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Spreadsheets Are Here to Stay—But Not for Complex Business Budgets

November 2, 2017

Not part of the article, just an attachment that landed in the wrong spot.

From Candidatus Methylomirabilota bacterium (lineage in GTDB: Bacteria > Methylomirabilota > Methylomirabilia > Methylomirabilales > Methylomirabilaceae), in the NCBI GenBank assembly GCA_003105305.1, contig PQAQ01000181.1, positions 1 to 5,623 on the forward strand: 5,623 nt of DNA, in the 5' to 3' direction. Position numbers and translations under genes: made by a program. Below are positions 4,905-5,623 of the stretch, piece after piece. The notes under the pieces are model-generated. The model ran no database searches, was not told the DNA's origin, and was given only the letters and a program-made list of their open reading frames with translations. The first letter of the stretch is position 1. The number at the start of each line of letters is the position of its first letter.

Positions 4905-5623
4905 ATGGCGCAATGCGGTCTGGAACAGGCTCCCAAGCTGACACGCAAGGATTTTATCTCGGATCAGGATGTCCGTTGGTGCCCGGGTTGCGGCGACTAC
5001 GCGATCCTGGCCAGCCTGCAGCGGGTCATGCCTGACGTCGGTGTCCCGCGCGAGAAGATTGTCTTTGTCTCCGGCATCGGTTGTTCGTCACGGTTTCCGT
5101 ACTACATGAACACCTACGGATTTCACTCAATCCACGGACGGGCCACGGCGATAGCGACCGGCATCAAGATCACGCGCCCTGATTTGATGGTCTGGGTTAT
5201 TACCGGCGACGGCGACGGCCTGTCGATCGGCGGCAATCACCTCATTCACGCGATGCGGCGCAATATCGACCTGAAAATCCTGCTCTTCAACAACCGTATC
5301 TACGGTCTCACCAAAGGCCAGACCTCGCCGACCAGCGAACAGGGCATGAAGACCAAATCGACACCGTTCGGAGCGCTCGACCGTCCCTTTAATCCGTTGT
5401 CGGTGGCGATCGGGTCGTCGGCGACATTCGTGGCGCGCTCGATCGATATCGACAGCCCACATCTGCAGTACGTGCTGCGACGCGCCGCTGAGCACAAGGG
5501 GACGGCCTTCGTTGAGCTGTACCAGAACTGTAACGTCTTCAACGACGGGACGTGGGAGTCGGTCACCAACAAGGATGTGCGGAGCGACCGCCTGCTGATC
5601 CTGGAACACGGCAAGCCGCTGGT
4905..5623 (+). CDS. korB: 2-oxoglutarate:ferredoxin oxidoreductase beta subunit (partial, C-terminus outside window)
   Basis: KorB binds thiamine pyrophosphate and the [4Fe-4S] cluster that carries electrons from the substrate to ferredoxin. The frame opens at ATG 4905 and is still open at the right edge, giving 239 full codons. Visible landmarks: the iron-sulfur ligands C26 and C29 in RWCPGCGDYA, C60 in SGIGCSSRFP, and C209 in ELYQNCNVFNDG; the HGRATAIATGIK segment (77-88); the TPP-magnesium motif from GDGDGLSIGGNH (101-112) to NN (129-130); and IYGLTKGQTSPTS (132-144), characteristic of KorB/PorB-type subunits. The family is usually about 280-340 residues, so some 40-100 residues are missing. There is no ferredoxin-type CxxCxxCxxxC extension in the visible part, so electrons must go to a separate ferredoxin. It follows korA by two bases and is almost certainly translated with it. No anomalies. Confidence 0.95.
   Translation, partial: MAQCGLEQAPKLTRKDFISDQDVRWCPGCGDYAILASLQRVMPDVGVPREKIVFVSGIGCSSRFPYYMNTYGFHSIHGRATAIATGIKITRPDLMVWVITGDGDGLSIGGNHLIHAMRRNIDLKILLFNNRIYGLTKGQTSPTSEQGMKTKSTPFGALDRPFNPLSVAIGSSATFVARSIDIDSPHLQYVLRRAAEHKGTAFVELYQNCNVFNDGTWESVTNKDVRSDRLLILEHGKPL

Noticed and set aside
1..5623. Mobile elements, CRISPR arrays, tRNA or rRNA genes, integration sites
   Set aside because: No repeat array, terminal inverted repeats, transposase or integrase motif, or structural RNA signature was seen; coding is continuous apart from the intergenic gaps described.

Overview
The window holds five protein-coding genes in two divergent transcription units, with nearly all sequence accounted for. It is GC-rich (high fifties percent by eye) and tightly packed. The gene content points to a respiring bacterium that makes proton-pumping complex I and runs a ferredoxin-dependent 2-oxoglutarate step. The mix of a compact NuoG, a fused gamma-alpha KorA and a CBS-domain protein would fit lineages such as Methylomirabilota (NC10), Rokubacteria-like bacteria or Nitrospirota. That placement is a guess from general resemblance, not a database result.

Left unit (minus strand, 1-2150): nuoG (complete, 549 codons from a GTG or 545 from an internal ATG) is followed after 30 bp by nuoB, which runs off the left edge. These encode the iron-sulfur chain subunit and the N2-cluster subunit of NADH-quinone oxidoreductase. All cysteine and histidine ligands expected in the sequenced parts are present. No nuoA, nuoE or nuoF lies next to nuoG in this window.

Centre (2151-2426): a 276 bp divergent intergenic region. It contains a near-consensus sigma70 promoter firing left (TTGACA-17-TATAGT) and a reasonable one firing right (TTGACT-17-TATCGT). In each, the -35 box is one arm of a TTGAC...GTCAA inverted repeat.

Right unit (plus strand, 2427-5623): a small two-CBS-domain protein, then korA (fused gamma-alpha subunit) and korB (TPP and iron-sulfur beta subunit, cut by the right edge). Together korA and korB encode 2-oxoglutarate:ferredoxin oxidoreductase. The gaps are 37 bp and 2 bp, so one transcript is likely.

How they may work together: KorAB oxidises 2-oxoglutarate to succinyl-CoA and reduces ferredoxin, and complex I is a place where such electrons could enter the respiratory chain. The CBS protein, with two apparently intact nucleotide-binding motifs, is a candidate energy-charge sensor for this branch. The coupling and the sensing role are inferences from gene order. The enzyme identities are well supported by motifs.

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Although I'm an avid spreadsheet user (who isn’t?) I don't consider myself a spreadsheet geek. So, it wasn't until I read a press release from Centage Corporation (www.centage.com/) announcing an event at their Natick, Mass., headquarters to honor Fathers of the Spreadsheet Dan Bricklin and Bob Frankston on October 17, 2017—National Spreadsheet Day—that I realized such a holiday existed. Messrs. Bricklin and Frankston introduced the first commercially available spreadsheet, VisiCalc, to users of the first micro-computers.The event, where the two spoke about their invention, was broadcast live on Centage’s Facebook page and gained interest as evidenced by coverage in local media and trade publications.  In a ceremony after the presentation, Centage announced the naming of its new customer training room after Messrs. Bricklin and Frankston.I had a chance to personally meet Mr. Bricklin at the Centage First Annual User Conference earlier this year, so I was familiar with his presentation and what led him to develop VisiCalc.  When I got home, I was determined to find and display my own copy of VisiCalc, a version published for the Atari 800 8-bit personal computer around 1980.Although VisiCalc is a bit different than modern-day spreadsheets, particularly Microsoft Excel, its basic premise remains: automate, format, document and save for future electronic editing, all manual calculations previously done on paper.A lot has changed since VisiCalc’s humble beginning.  Excel became the most used business application in history, and its functionality expanded well beyond simple calculations as its user base found many creative ways to put it to work.Spreadsheet use is rampant in finance and accounting and frequently involves complex and convoluted home-brewed financial models, business budgets and other in-house projects.  It seems that almost every business need and problem is tackled with spreadsheets.The number of spreadsheets stored on company servers and employee work stations is almost as staggering as the number of formula errors and other problems found in them.  Many of these spreadsheets stopped having a specific use or have been abandoned by their creators.  Almost none of them have proper documentation, which means that someone new attempting to resurrect them often gives up and starts from scratch.  Very few complex spreadsheets are formally reviewed for accuracy and completeness and usually are excluded from IT change management internal control processes.Yet many organizations still use spreadsheets for their most complex tasks, e.g., preparing corporate budgets and annual budget books.  Spreadsheets have no place here and should never be used for the many compelling reasons explained on this blog and in other forums.As spreadsheet use in business increased, so did the use of purpose-built, application specific Corporate Performance Management (CPM) software solutions that replace the core tasks previously handled exclusively by spreadsheets. We can confidently predict that this trend will continue and intensify.Outside core CPM software tasks, there are many good and desirable applications for spreadsheets within CPM software solutions.  Spreadsheets are useful for importing static data into CPM applications, such as charts of accounts, database dimension lists (e.g., customer types, product classes, business units), static budget data and more.Spreadsheets, particularly Excel, are a great add-on for analytics, so users can extract data from their CPM database in any imaginable way, slice-and-dice it exactly how they want, all using the unique formatting, color and charting capabilities that Excel so elegantly offers.In conclusion, spreadsheets, particularly MS-Excel, have a solid home in the workplace, when used for their intended purpose.  However, trying to implement end-user programming of formulas, functions, VB code and spreadsheet links in complex business budgeting and other CPM applications isn't one of them.I just added October 17th, National Spreadsheet Day, to my calendar.

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